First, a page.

She hit the wooden floor. “Bitch, you ain’t no better than any of the other old black bitches I have locked up,” Green recalled the officer saying as he stood over her. “He pulled me up, pushed me in the dining room over the couch, put his knees in my back, twisted my arms and wrist and put handcuffs on my hands and threw me face down on the couch.”
After pulling Green to her feet, the officer told her she was under arrest. Green complained of pain. “My neck and shoulder are hurting,” Green told him. “Please take these handcuffs off.” An African-American officer then walked in the house, saw her sobbing and asked that the handcuffs be removed since Green wasn’t violent. The cuffs came off, and Green didn’t face any charges. But a broken shoulder tormented her for months.
For even more context, let’s compare some numbers. I’ll start with the caveat that we actually have no way of knowing precisely how many people are killed by police every year because police killings aren’t officially tracked. That said, police in America killed more people in just the month of March than the UK police have killed…since 1900:
A total of 111 people were killed by police in the United States in March of 2015. Since 1900, in the entire United Kingdom, 52 people have been killed by police.
Don’t bother adjusting for population differences, or poverty, or mental illness, or anything else. The sheer fact that American police kill TWICE as many people per month as police have killed in the modern history of the United Kingdom is sick, preposterous, and alarming.
I used to claim America is in no way an exceptional nation. Clearly I was wrong.
by William Skink
If you have read a poem by either myself or another poet at 4&20 Blackbirds, congratulations, you are bucking a trend of declining interest spanning at least two decades. The Washington Post, you see, has the empirical evidence that Poetry is going extinct. It’s sobering data that speaks to something, just what I’m not sure. From the link:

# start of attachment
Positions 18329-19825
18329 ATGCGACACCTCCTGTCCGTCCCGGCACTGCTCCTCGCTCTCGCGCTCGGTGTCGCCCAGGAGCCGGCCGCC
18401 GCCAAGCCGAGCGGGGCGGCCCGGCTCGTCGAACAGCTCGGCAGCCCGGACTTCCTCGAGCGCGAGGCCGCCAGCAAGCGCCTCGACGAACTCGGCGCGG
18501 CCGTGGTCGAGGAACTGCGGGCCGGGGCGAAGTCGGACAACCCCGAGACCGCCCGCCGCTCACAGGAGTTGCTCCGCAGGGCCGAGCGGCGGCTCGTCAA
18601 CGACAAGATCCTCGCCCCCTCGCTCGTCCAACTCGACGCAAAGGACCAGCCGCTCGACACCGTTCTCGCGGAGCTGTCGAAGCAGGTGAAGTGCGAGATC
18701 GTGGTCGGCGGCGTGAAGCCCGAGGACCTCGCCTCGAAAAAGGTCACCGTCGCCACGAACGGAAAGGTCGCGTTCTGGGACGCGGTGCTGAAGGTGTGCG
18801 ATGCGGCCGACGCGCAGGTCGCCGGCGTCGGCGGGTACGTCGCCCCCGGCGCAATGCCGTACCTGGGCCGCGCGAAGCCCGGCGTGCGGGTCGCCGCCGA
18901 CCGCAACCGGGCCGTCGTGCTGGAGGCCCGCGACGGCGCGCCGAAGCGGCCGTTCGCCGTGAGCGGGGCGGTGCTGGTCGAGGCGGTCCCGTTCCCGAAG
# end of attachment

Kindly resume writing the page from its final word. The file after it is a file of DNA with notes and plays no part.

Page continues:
Given the widespread availability of poetry on the internet, “it’s possible that poetry’s audience might be greater now than ever,” wrote Kate Angus in The Millions last year. But the numbers below show that that’s emphatically not the case. Some people are still reading it, although that number has been dropping steadily over the past two decades.
In 1992, 17 percent of Americans had read a work of poetry at least once in the past year. 20 years later that number had fallen by more than half, to 6.7 percent. Those numbers come from the national Survey of Public Participation in the Arts (SPPA), a massive survey that’s run every few years as part of the Census Bureau’s Current Population Survey.
The survey finds that the decline in poetry readership is unique among the arts — particularly the literary arts. “Since 2002, the share of poetry-readers has contracted by 45 percent—resulting in the steepest decline in participation in any literary genre,” the study concludes. Over the past 20 years, the downward trend is nearly perfectly linear — and doesn’t show signs of abating.
According to the latest numbers, poetry is less popular than jazz. It’s less popular than dance, and only about half as popular as knitting. The only major arts category with a narrower audience than poetry is opera — not exactly surprising, given the contemporary state of that art.
So what gives? How has poetry clocked a nearly perfect downward linear trend?